Posts Tagged ‘leaves’

A Miniature Redbird

Buffy accompanied me out in the backyard, to walk around and see what we could see.

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I must say I’ve never seen a red bird such as this one. It’s actually made of leaves, and is perched high in the pine tree in my backyard. I can’t imagine the chances of leaves “making a bird,” especially one with an eye, white eye ring, both beaks and a long tongue. Now I need a name for it. Obviously, it has to be a new species.

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  I couldn’t see the details in this picture from a distance, and I didn’t see them until I got the picture in the blog.

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 Now I need a name for it … because it must be a new species.

 

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A Katydid

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The small size of the wings indicated this was a young katydid. The body was about an inch long.

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  It’s also known as a long-horned grasshopper because of the length of its antennae.

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 Its diet consists of  leaves, flowers, bark and seeds.

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  The length of its antennae also distinguishes it from a grasshopper.

It was so nice of it to pose for me.

Shadowy Trees

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I’ve debated with myself on whether to post pictures of trees with light and shadow patterns on their trunks. The wind and/or breezes blow the leaves and branches back and forth, adding movement to the shadow designs.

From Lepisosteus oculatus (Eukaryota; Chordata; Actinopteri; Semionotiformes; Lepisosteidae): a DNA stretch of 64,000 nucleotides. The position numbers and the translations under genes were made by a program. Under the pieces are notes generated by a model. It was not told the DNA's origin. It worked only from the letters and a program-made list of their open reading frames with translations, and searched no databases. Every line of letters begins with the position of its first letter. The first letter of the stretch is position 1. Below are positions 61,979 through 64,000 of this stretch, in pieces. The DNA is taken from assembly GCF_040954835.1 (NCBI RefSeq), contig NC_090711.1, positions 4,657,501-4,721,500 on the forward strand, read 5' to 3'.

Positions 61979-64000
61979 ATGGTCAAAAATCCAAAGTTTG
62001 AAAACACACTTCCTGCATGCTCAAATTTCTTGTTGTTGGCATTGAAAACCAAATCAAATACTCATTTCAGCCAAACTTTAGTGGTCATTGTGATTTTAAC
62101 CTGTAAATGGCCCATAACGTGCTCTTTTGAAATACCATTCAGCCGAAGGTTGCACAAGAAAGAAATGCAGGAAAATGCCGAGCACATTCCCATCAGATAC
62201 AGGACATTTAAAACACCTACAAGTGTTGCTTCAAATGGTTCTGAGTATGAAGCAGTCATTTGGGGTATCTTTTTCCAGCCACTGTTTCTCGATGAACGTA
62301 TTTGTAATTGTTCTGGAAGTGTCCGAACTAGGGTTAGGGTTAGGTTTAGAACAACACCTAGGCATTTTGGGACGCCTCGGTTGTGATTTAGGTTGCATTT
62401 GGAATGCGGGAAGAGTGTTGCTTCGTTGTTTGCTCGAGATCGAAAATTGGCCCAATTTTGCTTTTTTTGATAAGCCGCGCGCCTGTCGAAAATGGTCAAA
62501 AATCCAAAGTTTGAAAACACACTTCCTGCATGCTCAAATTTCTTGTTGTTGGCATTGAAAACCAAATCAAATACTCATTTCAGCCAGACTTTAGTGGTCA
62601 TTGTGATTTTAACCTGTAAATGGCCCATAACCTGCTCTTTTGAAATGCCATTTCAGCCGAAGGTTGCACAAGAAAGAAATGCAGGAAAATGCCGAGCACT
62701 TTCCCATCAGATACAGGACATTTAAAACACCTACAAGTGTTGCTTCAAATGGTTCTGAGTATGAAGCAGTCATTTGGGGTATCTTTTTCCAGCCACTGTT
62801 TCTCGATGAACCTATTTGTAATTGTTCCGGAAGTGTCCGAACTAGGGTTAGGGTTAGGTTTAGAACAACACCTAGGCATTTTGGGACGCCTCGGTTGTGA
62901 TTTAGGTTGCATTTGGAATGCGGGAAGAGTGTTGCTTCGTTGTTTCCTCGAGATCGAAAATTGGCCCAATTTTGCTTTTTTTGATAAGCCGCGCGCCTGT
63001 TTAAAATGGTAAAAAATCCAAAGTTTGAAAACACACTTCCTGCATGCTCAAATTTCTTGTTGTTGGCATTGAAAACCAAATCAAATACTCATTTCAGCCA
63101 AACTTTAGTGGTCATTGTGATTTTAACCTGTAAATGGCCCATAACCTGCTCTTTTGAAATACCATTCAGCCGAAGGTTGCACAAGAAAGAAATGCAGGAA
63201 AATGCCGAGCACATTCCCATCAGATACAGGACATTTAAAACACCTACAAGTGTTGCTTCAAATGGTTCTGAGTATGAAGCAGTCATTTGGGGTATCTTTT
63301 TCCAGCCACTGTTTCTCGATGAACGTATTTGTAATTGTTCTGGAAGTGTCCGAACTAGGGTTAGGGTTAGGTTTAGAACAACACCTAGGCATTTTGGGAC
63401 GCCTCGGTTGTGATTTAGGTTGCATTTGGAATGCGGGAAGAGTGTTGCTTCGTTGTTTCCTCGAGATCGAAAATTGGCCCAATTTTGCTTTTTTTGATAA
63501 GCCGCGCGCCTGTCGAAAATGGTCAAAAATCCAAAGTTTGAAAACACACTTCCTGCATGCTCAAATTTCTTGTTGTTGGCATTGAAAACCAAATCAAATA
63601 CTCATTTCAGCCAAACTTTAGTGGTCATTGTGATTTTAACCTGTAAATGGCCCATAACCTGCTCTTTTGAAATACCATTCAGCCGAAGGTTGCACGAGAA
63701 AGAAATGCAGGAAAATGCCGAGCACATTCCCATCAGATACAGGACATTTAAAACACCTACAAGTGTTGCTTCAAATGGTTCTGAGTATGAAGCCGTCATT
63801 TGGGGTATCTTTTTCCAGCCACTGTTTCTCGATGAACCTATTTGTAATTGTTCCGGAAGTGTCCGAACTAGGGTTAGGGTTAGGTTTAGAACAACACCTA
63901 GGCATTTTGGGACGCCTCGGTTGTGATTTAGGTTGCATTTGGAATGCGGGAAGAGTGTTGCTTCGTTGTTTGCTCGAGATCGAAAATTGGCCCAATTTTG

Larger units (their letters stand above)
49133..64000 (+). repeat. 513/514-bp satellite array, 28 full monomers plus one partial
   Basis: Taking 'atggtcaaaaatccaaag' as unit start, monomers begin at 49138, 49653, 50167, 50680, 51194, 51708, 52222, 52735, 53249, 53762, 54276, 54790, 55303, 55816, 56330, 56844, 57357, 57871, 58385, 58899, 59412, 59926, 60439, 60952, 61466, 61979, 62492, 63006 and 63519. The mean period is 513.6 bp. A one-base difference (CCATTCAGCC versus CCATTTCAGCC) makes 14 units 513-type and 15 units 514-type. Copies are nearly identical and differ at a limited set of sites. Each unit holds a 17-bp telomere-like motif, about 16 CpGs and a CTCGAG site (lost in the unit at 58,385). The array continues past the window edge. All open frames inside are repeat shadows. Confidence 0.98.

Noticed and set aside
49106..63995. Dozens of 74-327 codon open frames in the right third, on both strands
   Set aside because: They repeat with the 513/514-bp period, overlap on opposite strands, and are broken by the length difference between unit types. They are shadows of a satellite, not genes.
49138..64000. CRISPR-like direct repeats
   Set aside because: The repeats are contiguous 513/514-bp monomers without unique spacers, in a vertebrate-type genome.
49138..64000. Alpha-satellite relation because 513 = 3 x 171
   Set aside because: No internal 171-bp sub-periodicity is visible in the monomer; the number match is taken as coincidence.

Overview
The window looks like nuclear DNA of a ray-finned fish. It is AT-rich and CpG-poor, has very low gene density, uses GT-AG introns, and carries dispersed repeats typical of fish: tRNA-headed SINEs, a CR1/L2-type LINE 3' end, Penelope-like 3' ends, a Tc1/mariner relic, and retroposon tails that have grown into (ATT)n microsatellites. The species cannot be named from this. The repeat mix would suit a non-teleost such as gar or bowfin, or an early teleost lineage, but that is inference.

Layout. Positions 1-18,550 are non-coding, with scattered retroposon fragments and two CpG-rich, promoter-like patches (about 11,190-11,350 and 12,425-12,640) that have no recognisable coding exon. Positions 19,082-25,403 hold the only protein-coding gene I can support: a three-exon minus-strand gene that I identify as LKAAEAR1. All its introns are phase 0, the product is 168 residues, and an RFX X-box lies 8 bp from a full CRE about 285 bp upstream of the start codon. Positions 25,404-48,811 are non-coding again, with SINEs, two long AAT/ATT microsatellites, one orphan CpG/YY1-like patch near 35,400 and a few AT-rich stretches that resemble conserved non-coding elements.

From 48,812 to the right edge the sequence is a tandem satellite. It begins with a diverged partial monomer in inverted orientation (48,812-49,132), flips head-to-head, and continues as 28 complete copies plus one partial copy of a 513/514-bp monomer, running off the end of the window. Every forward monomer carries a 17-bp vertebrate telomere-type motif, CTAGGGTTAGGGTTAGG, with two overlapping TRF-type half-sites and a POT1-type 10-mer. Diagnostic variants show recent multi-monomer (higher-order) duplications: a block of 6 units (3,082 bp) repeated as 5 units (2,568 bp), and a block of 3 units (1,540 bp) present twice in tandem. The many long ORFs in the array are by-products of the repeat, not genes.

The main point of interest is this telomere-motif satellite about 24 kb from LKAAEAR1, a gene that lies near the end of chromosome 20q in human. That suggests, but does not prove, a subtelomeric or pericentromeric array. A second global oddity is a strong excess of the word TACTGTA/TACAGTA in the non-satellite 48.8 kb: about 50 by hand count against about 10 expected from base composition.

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The changing positions of the sun change the shadows. For some reason the wind moving the shadows fascinates me.  I wonder if the wind is sometimes involved. There could be a request for slight movements or different degrees of active. Their positions are on the trunks on the east side in the morning and the west in the afternoon. They are so varied and become mesmerizing.

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I wonder if anything can be “read” into the shadow designs? Is it a secret language? Maybe the earth made a request from the sun for some reason. Or it could be a kind of writing, and then the tree does what it’s meant to do.

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The messages could travel inside the trunk,

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and either down into the earth, or up and out into the sky.

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  This would then transfer the energies to where they’re requested.

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… Then there’s the huge oak across the highway. It definitely has a position of distinction. It could be transferring the energies and/or messages to where they’re requested.

 The highway department recently cut of several long limbs so they wouldn’t fall on the highway. That upset me. It’s such a huge majestic tree.

My husband stepped it off, and the crown spread of the tree is 35 yards.

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 The base of the oak grows at the top of a little slope, only feet from the highway. It must receive messages for itself  and then send them to where they’re requested.

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The oak grows directly across the highway from our kitchen. I’m definitely attached to it after living across from it for 40 years.